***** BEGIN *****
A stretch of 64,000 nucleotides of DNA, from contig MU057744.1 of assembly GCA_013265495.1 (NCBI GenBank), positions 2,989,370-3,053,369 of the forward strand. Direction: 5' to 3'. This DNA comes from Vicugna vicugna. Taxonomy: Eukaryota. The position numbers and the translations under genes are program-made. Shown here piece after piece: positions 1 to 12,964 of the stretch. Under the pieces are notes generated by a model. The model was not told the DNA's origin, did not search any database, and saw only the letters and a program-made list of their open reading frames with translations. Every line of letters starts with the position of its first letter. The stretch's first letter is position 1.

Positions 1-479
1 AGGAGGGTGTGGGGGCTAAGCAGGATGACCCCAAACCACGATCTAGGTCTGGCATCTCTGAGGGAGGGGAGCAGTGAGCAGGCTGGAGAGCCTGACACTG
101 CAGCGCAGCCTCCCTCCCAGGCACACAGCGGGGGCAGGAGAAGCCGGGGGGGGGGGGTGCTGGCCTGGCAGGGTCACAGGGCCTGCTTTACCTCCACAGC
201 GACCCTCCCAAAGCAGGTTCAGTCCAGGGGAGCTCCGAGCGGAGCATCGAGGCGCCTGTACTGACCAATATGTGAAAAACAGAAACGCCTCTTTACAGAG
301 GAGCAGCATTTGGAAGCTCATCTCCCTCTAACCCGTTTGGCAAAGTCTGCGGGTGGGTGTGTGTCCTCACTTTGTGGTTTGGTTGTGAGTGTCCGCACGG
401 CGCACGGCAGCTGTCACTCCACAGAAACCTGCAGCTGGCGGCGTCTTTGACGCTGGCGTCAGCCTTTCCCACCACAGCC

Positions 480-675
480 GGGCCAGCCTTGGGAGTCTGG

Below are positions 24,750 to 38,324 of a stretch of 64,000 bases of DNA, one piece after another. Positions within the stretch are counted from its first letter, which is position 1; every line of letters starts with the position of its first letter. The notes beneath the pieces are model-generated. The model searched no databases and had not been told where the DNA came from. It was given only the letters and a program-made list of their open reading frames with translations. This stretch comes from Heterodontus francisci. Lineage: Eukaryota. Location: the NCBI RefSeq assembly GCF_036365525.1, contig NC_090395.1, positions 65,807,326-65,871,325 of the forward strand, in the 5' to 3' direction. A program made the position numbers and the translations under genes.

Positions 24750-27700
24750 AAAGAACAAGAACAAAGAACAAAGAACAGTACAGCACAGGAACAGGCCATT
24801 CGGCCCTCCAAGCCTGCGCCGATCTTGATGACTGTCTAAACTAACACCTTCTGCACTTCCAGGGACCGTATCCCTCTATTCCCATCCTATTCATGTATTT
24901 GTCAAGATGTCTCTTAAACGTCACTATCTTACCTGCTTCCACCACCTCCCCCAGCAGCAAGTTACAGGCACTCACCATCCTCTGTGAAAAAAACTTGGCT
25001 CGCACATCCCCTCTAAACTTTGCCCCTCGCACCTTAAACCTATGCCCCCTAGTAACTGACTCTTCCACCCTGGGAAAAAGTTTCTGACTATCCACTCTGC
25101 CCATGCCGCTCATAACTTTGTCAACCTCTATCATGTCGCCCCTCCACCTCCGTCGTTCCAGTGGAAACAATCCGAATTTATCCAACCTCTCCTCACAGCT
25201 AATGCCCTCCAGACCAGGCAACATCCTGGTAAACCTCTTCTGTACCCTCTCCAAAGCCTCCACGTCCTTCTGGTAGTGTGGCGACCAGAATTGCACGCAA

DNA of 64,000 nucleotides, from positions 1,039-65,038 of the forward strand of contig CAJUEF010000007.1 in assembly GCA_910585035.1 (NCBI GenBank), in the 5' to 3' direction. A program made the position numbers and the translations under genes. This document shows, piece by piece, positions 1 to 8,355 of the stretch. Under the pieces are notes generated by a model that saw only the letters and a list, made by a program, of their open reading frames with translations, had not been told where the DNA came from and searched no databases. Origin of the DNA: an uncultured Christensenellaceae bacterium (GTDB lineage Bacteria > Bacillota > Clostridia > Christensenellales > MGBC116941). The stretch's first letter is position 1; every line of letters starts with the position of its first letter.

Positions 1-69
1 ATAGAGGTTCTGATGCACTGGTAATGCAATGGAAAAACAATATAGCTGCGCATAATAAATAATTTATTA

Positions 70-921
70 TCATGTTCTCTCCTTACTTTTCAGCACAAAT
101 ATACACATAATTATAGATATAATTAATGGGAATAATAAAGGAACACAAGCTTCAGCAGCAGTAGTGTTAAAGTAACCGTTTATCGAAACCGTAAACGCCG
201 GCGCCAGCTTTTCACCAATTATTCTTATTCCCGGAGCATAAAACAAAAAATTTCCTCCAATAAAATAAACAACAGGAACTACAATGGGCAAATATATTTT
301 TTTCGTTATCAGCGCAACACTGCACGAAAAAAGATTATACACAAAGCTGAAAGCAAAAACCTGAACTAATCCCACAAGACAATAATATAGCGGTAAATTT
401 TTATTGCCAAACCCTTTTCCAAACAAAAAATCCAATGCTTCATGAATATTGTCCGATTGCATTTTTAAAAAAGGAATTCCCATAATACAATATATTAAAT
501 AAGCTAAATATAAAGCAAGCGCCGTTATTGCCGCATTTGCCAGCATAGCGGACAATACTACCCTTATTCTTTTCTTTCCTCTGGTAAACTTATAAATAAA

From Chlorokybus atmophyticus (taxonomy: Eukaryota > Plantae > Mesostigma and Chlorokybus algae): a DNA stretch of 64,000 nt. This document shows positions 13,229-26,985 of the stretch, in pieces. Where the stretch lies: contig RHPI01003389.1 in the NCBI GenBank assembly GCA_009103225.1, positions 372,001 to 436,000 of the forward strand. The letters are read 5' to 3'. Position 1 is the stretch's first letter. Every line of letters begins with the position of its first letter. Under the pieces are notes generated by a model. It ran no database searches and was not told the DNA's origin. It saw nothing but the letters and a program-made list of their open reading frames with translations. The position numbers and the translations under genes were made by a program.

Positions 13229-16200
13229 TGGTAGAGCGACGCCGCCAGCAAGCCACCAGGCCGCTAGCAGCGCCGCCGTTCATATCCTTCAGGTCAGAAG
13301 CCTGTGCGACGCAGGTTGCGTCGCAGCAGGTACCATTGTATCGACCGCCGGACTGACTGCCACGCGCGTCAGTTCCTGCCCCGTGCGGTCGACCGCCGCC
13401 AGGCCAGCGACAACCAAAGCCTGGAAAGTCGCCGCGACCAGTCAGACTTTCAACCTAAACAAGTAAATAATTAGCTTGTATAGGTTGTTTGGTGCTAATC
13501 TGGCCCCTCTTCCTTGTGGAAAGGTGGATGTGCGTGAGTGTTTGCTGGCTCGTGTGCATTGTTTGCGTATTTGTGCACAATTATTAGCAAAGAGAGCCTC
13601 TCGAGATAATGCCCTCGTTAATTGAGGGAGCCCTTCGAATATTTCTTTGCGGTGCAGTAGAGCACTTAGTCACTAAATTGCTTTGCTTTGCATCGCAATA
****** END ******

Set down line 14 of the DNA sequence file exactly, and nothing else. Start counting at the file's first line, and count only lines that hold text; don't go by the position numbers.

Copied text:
24901 GTCAAGATGTCTCTTAAACGTCACTATCTTACCTGCTTCCACCACCTCCCCCAGCAGCAAGTTACAGGCACTCACCATCCTCTGTGAAAAAAACTTGGCT